A suburb is a suburb is a suburb, isn’t it? Not when it’s an “agriburb” writes Paul J.P. Sandul in ‘California Dreaming: Boosterism, Memory, and Rural Suburbs in the Golden State’ (West Virginia University Press, Rural Studies, book 2, 306 pages, notes, illustrations, index, $27.99).
Rather than playing the Mamas and Papas song suggested by the title, I’d recommend some Scott Joplin ragtime music while you’re reading Sandul’s book, adapted from his 2009 doctoral dissertation. Some of the language in the book sounds very Ph.D., but it’s mostly very readable and appealed to this reviewer, who lived in California from 1976 to 1992.
For all but two of those years, I covered real estate for the Los Angeles Times, so I was somewhat familiar with the three “agriburbs” Sandul examines: Ontario, about 30 miles east of L.A. and Orangevale and Fair Oaks in the Sacramento area.
In fact, I watched my one and only NASCAR race at the now long gone Ontario Motor Speedway. Not far away, in what is now Moreno Valley, I enjoyed sports car racing at the now defunct and long gone Riverside International Raceway, one of the most famous racing venues in the world. Maybe the California state motto should be “Defunct” instead of “Eureka.”
The three agriburbs — Fair Oaks, Orangevale, and Ontario — are examined in minute detail — maybe too minute for many readers. Their distinctiveness as places that combined the “adoration” (Sandul’s word) of agriculture with the convenience of a nearby large city, differentiated agriburbs from conventional suburbs of the era like Riverside, Ill., designed by the architect of NYC’s Central Park, Frederick Law Olmsted, for the wealthy classes of Chicago.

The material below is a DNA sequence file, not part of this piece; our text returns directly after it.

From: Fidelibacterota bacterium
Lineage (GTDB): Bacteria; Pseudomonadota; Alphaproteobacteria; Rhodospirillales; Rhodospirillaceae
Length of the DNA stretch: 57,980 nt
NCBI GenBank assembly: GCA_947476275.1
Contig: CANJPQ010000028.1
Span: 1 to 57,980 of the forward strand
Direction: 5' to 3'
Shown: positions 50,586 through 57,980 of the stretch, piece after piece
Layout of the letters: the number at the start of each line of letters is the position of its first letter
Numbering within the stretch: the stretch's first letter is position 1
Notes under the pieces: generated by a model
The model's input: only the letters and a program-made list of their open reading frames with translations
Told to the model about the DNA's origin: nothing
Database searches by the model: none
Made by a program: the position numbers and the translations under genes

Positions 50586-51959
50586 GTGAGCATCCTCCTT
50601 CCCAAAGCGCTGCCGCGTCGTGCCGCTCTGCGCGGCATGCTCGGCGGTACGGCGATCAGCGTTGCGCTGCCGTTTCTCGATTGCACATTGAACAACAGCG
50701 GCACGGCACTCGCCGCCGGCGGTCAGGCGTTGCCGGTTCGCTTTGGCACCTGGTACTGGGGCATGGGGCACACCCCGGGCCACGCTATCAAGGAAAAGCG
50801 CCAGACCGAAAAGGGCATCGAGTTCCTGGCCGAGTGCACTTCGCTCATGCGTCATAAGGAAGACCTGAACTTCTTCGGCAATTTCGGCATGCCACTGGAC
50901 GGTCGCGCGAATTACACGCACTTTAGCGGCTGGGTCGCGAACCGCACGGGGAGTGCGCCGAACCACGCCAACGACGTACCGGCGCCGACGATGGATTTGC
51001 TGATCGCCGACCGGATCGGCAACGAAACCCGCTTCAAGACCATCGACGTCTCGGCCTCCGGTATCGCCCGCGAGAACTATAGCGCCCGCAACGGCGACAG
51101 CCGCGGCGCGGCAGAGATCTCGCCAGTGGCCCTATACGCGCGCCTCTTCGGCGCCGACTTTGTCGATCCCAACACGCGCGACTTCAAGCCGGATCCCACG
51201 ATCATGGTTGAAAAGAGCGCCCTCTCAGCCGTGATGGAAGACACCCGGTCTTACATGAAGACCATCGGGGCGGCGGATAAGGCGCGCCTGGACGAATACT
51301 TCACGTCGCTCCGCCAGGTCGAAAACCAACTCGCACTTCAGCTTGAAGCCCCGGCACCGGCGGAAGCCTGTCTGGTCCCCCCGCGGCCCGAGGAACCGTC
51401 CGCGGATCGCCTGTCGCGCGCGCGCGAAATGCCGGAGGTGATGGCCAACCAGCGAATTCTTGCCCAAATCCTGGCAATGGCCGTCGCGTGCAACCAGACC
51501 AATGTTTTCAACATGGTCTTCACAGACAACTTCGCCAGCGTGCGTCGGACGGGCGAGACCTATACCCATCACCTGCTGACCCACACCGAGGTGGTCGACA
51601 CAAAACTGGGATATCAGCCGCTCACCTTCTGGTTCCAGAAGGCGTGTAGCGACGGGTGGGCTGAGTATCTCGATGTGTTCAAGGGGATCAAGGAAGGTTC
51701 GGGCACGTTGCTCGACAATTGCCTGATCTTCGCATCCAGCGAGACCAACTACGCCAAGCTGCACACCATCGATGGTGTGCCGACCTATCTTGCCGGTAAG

From the 1880s, when Ontario was developed by George Chaffey Jr., a transplanted Canadian who named the “model colony” after his native province, to about 1932, when a hard frost wiped out the dream of orange growing in the Sacramento area, one form of the California dream was a suburb where lots were measured in acreage rather than square feet. Consumers Back East (that’s the phrase Californians use for anybody east of Lake Tahoe) also shifted their taste to orange juice, rather than the fruit itself, and Florida growers quickly dominated the juice market.
Boosters like Chaffey in Ontario, and the McClatchy brothers and Harris Weinstock in Sacramento favored citrus growing because they believed it was the most dignified form of farming for transplanted city slickers.
Obviously, many of the boosters were men of the boardroom rather than the soil, because the actual work of growing, picking and packing oranges and lemons soon was done by ethnic minorities, including Japanese, Mexicans and Chinese, who were not considered desirable by the white men who created the three agriburbs. From the start, lots in these communities were deliberately planned, developed and promoted for profit, unlike conventional suburbs. Near the end of the book, Sandul discusses modern incarnations of agriburbs in Colorado and North Carolina — communities inspired by the rise of localism in food production. The jury is still out on the survival of these new communities, especially since Ontario, Orangevale, and Fair Oaks today have morphed into conventional suburbs.